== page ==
Growing faster, more easily, and with less effort than normal grass, moss has been the landscaper’s choice in Japan for centuries. If one is struggling with patchy, dry, or weed-ridden grass lawns, it could be the moment to throw in the towel with a plant that in reality is quite fragile, almost always non-native, and offers little to the environment or the animals that live in the area.
Moss gardens and moss lawns are becoming more and more popular in the United States. In so many ways, moss is superior to any species of grass—except perhaps for the purpose of serving as a volleyball court or soccer pitch.
Moss grows fast, and is difficult to kill after it takes hold, and while psychologists note that green is a color that induces positive emotions, there’s no shade of green more vibrant or powerful than moist emerald moss. There are species that are perfect for sun, growing in between stepping stones, others which can climb over rocks or other objects, and carpet-like, or even edible moss.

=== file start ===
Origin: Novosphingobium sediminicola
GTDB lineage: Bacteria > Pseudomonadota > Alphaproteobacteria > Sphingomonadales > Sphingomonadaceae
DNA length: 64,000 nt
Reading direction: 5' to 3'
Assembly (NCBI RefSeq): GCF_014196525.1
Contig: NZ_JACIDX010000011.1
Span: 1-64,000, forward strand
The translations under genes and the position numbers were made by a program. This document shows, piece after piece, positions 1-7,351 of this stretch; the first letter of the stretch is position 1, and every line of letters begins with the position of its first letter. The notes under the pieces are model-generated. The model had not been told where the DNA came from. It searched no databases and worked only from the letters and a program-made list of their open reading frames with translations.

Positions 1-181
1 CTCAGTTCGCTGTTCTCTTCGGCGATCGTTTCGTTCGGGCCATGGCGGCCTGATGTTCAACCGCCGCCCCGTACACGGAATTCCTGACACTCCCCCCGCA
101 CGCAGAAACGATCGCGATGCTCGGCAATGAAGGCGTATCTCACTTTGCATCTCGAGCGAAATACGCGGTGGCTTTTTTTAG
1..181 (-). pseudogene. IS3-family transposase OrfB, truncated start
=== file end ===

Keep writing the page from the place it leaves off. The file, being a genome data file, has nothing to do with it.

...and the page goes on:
If you have an area of bare or patchy lawn or earth, clear it of as much grass, leaves, and debris as you can until you have a firm soil bed.
Next, lightly rake the top level of dirt and press the pieces of moss down firmly onto it. If the moss pieces seem dry, soak them in water for a few minutes before laying them down.
After watering thoroughly, it should be 4-6 weeks for the moss to completely take hold, after which regular watering during dry summers is all one needs do—which leads to the next major benefit of a moss lawn or garden: the lack of maintenance needed.